Monument to William Wallace, near Stirling

Monument to William Wallace, near Stirling

A path leading to Gabe, taking it all in

An icy path leading to Gabe, taking it all in

Beautiful sunset on Stirling castle

Beautiful sunset on Stirling castle

While we were continually cold that day, we’ll always have warm memories of Scotland.

Finding shelter in a scotch house

Finding shelter in a scotch house

Lights Out in Edinburgh

We never saw Edinburgh when it was truly light……we arrived after dark Friday evening, spent the entire Saturday on a countryside tour which departed before the sun was fully up, and departed for the airport at 8:00 Sunday morning.

But, still, we enjoyed seeing this beautifully historic city.  We found it vibrant, active and loved the architecture.  Below are a few images:

Walking home at midnight after our visit to the scotch house

Walking home at midnight after our visit to the scotch house

Sun rising on our hotel, The Carlton

Saturday sun rising on our hotel, The Carlton

A view of the Christmas fair down on Princes Street, still with the moon in sight

A view of the Christmas fair down on Princes Street, still with the moon in sight

The city perched on the volcanic cliffs.  Edinburgh castle is in the distance...

The city perched on the volcanic cliffs. Edinburgh castle is in the distance…

Castle watching the sun rise over the city

Edinburgh Castle watching the sun rise over the city

Saturday night at the German Christmas markets in Edinburgh

Saturday night at the German Christmas markets in Edinburgh

An early morning walk on the Royal Mile

An early morning walk on the Royal Mile

We had the castle to ourselves.  Gabe watching the sunrise before we went to the airport

We had the castle to ourselves. Gabe watching the sunrise before we went to the airport

If you’d like to see Edinburgh at daylight, check out this blog for some fantastic images.   If you fancy a trip to Edinburgh, M also has some great tips on off-the-beaten path places to see. 






The crooked little town of Troyes

As I mentioned last week, if we are on a road trip, we love to discover interesting places to stop on the way home.

As we left Champagne around 11am, our lunchtime fell in the town of Troyes, France.  We parked and while exploring a place to grab some food, soon designated this as the most crooked town we’d ever seen.   No, not because of any shady deals that took place.  Literally, the architecture:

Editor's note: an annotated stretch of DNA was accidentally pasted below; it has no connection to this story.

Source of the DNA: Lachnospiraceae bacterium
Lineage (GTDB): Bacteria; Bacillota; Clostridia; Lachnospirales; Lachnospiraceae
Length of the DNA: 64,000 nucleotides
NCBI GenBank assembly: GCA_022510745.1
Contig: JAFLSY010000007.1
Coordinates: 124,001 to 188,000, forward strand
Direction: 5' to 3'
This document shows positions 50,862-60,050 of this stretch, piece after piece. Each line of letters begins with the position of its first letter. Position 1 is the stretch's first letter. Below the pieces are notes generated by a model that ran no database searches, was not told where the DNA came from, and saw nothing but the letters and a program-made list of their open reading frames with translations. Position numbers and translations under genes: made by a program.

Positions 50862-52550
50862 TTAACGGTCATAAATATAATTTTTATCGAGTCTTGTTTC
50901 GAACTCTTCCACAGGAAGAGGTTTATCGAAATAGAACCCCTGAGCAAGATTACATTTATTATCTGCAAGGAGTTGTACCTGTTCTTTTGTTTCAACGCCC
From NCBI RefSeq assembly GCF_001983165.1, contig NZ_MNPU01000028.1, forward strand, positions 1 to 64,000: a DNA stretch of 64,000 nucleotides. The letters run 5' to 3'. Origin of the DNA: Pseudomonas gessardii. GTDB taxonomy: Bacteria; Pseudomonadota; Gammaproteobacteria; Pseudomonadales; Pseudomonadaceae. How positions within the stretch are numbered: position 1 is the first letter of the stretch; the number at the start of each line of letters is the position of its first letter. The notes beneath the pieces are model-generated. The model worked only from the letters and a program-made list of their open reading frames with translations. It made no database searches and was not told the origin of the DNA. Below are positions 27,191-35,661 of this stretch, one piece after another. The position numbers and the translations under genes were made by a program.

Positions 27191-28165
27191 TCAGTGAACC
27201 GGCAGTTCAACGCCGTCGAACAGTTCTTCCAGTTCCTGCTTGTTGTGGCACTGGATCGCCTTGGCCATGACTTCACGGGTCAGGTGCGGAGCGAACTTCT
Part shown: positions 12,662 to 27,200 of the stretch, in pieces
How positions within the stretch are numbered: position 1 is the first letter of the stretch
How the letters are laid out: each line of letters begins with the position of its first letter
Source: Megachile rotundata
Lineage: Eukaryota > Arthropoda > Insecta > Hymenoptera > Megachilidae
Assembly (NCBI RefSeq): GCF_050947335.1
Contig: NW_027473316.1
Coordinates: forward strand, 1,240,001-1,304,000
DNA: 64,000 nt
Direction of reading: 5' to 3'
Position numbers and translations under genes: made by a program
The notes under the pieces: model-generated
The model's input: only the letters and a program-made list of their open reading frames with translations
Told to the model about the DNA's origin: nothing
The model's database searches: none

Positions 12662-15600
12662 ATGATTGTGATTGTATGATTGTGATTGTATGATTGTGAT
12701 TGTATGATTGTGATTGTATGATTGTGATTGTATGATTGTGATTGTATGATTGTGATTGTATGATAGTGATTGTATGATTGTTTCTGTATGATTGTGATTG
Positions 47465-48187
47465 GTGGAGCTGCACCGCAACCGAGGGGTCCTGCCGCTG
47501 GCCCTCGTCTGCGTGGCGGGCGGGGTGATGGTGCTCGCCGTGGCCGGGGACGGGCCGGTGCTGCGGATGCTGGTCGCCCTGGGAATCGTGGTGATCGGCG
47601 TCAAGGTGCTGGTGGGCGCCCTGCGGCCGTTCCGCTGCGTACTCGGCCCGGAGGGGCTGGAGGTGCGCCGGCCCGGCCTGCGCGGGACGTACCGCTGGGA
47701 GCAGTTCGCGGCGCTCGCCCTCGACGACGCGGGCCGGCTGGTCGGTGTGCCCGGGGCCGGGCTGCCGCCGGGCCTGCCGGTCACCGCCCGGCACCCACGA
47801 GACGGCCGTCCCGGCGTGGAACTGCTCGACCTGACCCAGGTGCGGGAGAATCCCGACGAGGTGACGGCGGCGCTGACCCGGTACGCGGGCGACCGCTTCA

Do you think the floors are level in the yellow house?

Lonely Planet highlighted an alley way called the “tiny street of the cats”, and it was crooked as well.

Gabe and Marty McFly near some teetery houses. Both being finance guys and very orderly, they were both going into hyperbolic shock from the unevenness.

Even me, who hangs up the most crooked of photos and pictures and can’t draw a straight line to save my life found it uncomfortable!

Another crooked yellow place

While you might not be able to live this way permanently, Troyes was still pretty cute.

Architecture in Troyes, France

Adorable street in Troyes

Lovely architecture & skyline

By the way, in French, Troyes isn’t pronounced Troys or Troy but Twaaaah.   Before I mastered this knowledge, the French would have considered my speech a little crooked as well!

Reims: Not just a Champagne town

During our stay in Champagne, we selected a hotel in the city of Reims (Rheims in French). Before our arrival, we had no clue how historically significant the town was.

Main square in Reims

Our first night in Reims, with Marty & Jennifer McFly, all we knew of Reims was champagne….

However, as I stated on last week’s Gratitude Friday post, our champagne guide was a bit of a history expert.   While exploring the rolling hills of the Champagne region, we also had the benefit of a history lesson.   We learned that the tribe of Remi founded Reims.  Caesar invaded the Gauls and in 51BC conquered it with the help of the tribe of Remi, whom he rewarded for their help.

Image courtesy of peperonity.com

From then, It was a Roman city.  They built the triumphal arch in 200AD, largest arch outside of Rome.

Roman arch in Reims

In the 5th century, Clovis became the first king to reunite all the territories within France.   He was baptized at the site of the current Basilica St Remi in Reims.  His armies converted to Catholic Christianity in the same way Clovis did, per the traditions of the time for soldiers to follow their leader.  From that point on, Reims became the religious center of the region.

Basilica St Remi

Inside the basilica, with Sunday services in the front

From then on, all kings were coronated in Reims.   Most occurred in the Cathedrale Notre Dame.   Most famously, Joan of arc stood by King Charles XII during his coronation ceremony after her vision to help him become monarch and overthrow Britain’s control.

Cathedrale Notre Dame in Reims

Visitors are able to see the structure on Sundays, but just not the back where the service takes place

Inside of the cathedral with its’ magnificent stain glass windows

Soon, Paris overtook Reims in size and became the most prominent city in France. However, this change didn’t keep Reims safe in WWI when it was seen as a symbol of France’s rich history and bombed 1051 consecutive days in a row, destroying over 90% of it.  This was known as the ‘crime of Reims’.   Since, they have repaired and rebuilt, but the impact was devastating.
As discussed last Friday, also in WWI, Reims saw the 1st battle of the Marne and advent of trench warfare.   Sadly, Reims and the surrounding countryside has seen more than its fair share of bloodshed.
WWII treaty was also signed in Reims after the German surrender.